In ‘King Lear’, the Fool is a character of dramatic importance in the play. The Fool helps the reader, and in Shakespeare’s time would help the audience, to understand what lies beneath the surface of certain actions or verses. He equally strives to make Lear ‘see’. The Fool may be a very intriguing character and very often a complicated one but his role is necessary in ‘King Lear’.
The Fool plays three major roles; one of these roles is that of an ‘inner-conscience’ of Lear. The Fool provides basic wisdom and reasoning for the King at much needed times. The Fool also works as amusement for Lear in times of sadness; often making Lear laugh at himself! He is one of the only people besides the Duke of Kent and Cordelia who are willing to stand up to the King.
Right from the very first appearance we realize that he is a very ironic character and that he makes fun of Kent as well as of the situation. With his sarcastic remarks and phrases he is simply telling Kent, “..thou must needs wear my coxcomb,” telling him that he is a Fool for; “…taking one’s part that’s out of favour,” because Lear has given everything away and is not worth following.
The role of he Fool is to help Lear “…see better…”, making him aware of what his daughters really are and trying to make him understand how wrong his deed of giving them everything was. He acts like Lear’s ‘inner-conscience’ and does this in the best of ways by being a “…bitter fool…” because the truth hurts; “Thou hadst little wit in thy bald crown when thou gav’st thy golden one away”. (Act 1 Scene 4) He is straight forward and direct, “…I had rather be any kind o’thing than a fool, and yet I would not be thee, nuncle.” (Act 1 Scene 4)
The Fool is surely the wisest of the two, “Thou shouldst not have been old till thou hadst been wise,” but in his own way he is a fool too, for standing by Lear through this because Lear is, “…an O without a figure…” he is, “…nothing…”. The directness of his words also foretells what is to happen to Lear. He is always trying to make him see things the way they are in an extremely wise way, “…but for all this thou shalt have as many dolours for thy daughters…” (Act 2 Scene 4) The Fool heightens the image of “nothing” in ‘King Lear’, taunting the King himself with his hurtful words; this is the wise-ness of the Fool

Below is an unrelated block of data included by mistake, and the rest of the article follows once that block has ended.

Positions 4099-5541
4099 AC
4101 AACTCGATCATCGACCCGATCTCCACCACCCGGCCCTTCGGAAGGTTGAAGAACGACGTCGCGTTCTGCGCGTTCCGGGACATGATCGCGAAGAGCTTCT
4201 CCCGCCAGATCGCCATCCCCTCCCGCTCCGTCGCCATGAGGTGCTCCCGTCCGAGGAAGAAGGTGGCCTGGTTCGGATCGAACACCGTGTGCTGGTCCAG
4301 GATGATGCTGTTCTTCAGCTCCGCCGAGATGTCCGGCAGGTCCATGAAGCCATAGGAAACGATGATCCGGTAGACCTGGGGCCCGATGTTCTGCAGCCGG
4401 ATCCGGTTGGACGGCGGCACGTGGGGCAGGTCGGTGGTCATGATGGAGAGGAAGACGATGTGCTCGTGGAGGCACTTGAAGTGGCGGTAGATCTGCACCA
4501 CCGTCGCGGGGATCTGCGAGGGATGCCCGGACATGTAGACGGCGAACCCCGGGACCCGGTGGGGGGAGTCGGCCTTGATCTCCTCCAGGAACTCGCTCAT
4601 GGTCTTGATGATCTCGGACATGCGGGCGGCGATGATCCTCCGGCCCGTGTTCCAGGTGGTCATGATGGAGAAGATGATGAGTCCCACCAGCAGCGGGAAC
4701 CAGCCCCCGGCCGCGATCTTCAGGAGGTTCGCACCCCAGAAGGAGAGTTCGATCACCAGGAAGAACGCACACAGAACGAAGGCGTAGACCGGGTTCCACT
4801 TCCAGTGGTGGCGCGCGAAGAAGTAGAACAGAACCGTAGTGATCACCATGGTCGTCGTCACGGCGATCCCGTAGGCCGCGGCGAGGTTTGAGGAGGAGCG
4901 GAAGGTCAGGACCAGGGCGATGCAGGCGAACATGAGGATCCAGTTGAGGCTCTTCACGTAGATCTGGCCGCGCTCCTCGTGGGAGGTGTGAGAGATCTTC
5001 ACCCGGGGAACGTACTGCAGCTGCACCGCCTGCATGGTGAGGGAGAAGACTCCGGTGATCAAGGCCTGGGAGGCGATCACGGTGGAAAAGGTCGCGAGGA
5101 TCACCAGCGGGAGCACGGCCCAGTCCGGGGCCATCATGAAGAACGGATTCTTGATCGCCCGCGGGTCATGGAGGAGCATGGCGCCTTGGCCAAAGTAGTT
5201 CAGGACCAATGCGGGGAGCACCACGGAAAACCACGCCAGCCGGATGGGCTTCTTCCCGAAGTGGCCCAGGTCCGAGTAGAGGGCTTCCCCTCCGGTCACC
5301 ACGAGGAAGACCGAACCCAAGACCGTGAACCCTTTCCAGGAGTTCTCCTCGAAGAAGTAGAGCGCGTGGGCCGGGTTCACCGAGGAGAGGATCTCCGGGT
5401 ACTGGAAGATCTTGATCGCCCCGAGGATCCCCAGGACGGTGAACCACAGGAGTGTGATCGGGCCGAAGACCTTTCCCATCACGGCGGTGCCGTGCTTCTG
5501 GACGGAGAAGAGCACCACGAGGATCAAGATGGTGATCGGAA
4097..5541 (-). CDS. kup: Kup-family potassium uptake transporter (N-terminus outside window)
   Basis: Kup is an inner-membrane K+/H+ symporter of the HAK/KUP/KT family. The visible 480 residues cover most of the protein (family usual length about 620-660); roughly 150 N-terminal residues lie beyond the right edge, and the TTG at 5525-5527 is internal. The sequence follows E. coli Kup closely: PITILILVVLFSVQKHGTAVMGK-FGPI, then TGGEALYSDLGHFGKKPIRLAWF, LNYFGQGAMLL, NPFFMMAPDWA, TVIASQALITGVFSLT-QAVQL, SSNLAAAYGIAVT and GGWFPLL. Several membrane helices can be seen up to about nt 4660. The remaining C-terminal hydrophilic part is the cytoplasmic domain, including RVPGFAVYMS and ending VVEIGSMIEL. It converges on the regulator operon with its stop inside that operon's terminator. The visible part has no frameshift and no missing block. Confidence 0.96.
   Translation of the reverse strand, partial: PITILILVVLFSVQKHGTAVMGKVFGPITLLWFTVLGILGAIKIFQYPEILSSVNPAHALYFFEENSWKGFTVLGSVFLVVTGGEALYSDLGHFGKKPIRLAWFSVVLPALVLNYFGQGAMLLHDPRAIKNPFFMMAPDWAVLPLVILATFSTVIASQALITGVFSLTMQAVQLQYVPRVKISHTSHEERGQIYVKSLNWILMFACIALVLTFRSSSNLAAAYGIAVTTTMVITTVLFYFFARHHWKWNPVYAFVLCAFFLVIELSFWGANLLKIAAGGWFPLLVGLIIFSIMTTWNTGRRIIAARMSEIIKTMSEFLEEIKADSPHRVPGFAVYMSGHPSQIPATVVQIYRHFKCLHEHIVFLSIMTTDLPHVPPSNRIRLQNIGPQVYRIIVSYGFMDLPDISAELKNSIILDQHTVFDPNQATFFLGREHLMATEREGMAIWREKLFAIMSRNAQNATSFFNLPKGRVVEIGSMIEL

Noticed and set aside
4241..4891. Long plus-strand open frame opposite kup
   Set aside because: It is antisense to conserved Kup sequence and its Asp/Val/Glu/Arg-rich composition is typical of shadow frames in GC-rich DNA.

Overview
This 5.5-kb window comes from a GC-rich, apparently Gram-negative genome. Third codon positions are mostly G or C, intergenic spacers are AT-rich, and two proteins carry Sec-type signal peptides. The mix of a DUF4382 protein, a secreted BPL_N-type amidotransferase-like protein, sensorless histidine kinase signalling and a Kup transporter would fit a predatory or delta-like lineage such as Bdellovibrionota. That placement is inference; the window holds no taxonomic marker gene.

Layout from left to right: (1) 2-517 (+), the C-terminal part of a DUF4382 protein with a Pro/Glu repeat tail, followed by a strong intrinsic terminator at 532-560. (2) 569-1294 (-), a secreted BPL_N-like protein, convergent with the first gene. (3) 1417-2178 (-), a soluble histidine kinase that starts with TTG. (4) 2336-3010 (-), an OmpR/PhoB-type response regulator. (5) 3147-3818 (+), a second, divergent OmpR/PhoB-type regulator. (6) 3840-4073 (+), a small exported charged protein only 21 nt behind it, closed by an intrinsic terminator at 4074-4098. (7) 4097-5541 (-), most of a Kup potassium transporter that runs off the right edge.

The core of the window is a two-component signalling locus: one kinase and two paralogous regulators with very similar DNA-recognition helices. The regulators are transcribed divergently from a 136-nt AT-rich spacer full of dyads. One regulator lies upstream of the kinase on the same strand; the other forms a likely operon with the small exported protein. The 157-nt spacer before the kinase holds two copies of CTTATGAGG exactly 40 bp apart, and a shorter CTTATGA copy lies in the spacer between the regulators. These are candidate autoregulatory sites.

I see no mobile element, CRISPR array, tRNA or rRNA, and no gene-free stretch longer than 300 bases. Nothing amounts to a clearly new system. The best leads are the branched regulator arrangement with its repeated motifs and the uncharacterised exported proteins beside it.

The Fool and Lear share a close relationship in the play, contrary to the many relationships that turn sour. The Fool stays loyal to Lear even through his madness. In Act 3 Scene 2 the Fools role becomes one of a commentator in his soliloquy; he taunts Lear and prophesies on events that will unfold. From this point on the prominence of his role starts to lessen as Lear meets Poor Tom and now gives him most of his attention. He still sticks to his wise sarcasm and joins in Lear’s mock-trial along with Poor Tom in Act 3 Scene 6. This is the last time we see the Fool, were his exit very appropriately portrays the state of affairs of the play at this point “And I’ll go to bed at noon.” – insinuating that everything is upside down and in chaos.
After having read ‘King Lear’, one may notice that the Fool and Cordelia never participate in the same scene; therefore there have been suggestions that Cordelia may have been the Fool in disguise, but there has never been any concrete proof to prove this theory.
The name Fool means nothing. He is the most intelligent and insightful character in the play and provides simple and clear reasoning for a King with limited vision. The Fool is loyal to the bitter end and provides the little bits of humour, much needed in this play; he has honesty and integrity that is found in only a few other characters in this play.